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Like the proverbial “horse and carriage,” museums and K12 school are a match made in heaven. Nothing enhances the K12 experience like a field trip to a museum. Additionally, museums are often the most important provider of localized history and learning — for adults and children alike.
But a class can only take so many field trips — they’re resource-intensive, and schools have limited resources. And fewer class visits means less revenue for the museum.
So museums and K12 schools, despite being natural partners, often remain at arm’s length from each other. Students have fewer opportunities to learn from them, and museums have fewer opportunities to monetize their offering.
Digital programming has the power to bridge that gap. By converting its IRL (“in real life”) offerings into digital offerings, a museum acquires the superpower to leave the four walls of the museum itself and create revenue streams that don’t depend on in-person field trips.
Museums should partner with donors, K12 schools, and digital service providers to develop digital programming — to drive revenue, expand reach, and strengthen its partnerships with local educational institutions.
We depend on museums to teach and interpret history, especially local history. A study by the American Association of State and Local History discovered that museums were considered the most trustworthy source of historical information.
81% of survey respondents reported absolute or significant trust in the accuracy of museums — ahead of university professors (54%), grandparents (69%), even eyewitness accounts (64%) .
According to The University of Toronto, “Local history contains a wealth of details and stories that help reveal how societal changes impacted the lives of ordinary people. It can be seen as a ‘microcosm’ or representation of large patterns on a small scale .”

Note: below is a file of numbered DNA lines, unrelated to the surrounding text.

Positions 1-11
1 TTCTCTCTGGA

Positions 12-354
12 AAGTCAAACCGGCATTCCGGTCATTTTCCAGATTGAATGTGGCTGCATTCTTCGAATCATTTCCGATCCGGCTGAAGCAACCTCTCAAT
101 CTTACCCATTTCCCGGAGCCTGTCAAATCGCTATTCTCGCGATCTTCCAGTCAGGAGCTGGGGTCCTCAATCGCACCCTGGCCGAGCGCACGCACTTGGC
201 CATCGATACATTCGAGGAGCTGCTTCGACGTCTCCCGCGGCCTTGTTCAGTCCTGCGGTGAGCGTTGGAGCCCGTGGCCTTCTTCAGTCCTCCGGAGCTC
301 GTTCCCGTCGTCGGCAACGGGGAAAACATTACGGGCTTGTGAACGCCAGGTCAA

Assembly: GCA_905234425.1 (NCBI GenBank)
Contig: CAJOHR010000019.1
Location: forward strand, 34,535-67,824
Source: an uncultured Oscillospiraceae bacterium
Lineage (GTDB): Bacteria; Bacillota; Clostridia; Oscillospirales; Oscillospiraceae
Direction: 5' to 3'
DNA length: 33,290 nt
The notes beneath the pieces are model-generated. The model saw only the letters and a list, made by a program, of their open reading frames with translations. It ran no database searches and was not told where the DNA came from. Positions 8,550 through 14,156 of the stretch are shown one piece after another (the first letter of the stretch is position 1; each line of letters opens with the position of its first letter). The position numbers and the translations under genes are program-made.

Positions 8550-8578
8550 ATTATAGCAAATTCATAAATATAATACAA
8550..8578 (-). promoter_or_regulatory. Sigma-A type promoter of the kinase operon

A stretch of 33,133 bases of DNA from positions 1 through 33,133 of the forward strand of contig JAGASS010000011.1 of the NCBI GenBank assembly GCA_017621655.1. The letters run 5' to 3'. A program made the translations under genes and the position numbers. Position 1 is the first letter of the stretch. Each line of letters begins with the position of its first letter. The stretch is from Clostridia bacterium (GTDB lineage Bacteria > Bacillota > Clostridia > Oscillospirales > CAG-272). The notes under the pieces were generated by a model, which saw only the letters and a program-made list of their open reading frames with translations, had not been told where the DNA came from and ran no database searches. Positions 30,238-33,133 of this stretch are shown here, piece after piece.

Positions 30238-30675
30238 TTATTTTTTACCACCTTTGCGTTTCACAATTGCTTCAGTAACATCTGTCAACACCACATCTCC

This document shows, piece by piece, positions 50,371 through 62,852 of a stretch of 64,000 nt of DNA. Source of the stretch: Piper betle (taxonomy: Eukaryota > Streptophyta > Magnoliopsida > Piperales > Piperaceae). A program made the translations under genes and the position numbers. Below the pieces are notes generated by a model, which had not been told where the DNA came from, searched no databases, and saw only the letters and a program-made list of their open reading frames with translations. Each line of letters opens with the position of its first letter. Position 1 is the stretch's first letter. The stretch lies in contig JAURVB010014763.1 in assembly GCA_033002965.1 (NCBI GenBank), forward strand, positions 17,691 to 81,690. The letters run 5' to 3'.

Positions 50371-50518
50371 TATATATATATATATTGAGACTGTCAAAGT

Digital education technology (“edtech”) has exploded in relevance since the COVID-19 pandemic. According to research by EY-Parthenon:
Additionally, through its blend of visual, auditory, and interactive experience, digital learning materials closely resemble the hands-on, multi-disciplinary approach to learning exemplified by the most sophisticated and well-funded museums.
There exists, therefore, a thriving niche that a museum can fulfill to expand its reach and revenue base — digitizing the museum experience and offering it to K12 schools to enhance their on-site learning experience. Essentially, bringing the museum to them instead of bringing students to the museum.
To implement this, museums need to consider three critical partnerships:
Grand View Research predicts a compound annual growth rate (CAGR) of 16.5% from 2022 to 2030 — in other words, on track to more than triple within the decade . With the right SaaS partner, museums are in prime position to participate in this growth in a big way.
Amesite is a true SaaS Partner that helps museums turn their resources into world-class digital programming — suitable for sale, subscription, and distribution to K12 schools and other educational institutions. Our partners include Conner Prairie, the Ronald Reagan Presidential Library, and the Innovation Foundation.
Want to strengthen partnerships and create revenue for your museum through digital programming? Click here to schedule a free demo, and we’ll show you what we can do!